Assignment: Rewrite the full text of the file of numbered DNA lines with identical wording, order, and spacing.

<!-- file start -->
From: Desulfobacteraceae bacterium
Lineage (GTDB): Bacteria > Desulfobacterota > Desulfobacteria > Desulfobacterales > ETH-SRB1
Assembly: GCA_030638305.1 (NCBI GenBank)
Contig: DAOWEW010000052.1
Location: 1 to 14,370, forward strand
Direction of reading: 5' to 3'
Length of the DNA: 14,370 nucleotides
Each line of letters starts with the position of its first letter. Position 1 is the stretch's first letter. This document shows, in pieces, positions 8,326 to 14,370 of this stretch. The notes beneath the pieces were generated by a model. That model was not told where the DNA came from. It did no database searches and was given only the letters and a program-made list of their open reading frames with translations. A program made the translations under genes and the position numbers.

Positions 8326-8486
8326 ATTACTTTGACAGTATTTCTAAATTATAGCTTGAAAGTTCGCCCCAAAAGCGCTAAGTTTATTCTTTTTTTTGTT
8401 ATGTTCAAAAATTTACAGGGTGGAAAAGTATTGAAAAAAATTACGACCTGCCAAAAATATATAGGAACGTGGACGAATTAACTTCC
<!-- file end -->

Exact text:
From: Desulfobacteraceae bacterium
Lineage (GTDB): Bacteria > Desulfobacterota > Desulfobacteria > Desulfobacterales > ETH-SRB1
Assembly: GCA_030638305.1 (NCBI GenBank)
Contig: DAOWEW010000052.1
Location: 1 to 14,370, forward strand
Direction of reading: 5' to 3'
Length of the DNA: 14,370 nucleotides
Each line of letters starts with the position of its first letter. Position 1 is the stretch's first letter. This document shows, in pieces, positions 8,326 to 14,370 of this stretch. The notes beneath the pieces were generated by a model. That model was not told where the DNA came from. It did no database searches and was given only the letters and a program-made list of their open reading frames with translations. A program made the translations under genes and the position numbers.

Positions 8326-8486
8326 ATTACTTTGACAGTATTTCTAAATTATAGCTTGAAAGTTCGCCCCAAAAGCGCTAAGTTTATTCTTTTTTTTGTT
8401 ATGTTCAAAAATTTACAGGGTGGAAAAGTATTGAAAAAAATTACGACCTGCCAAAAATATATAGGAACGTGGACGAATTAACTTCC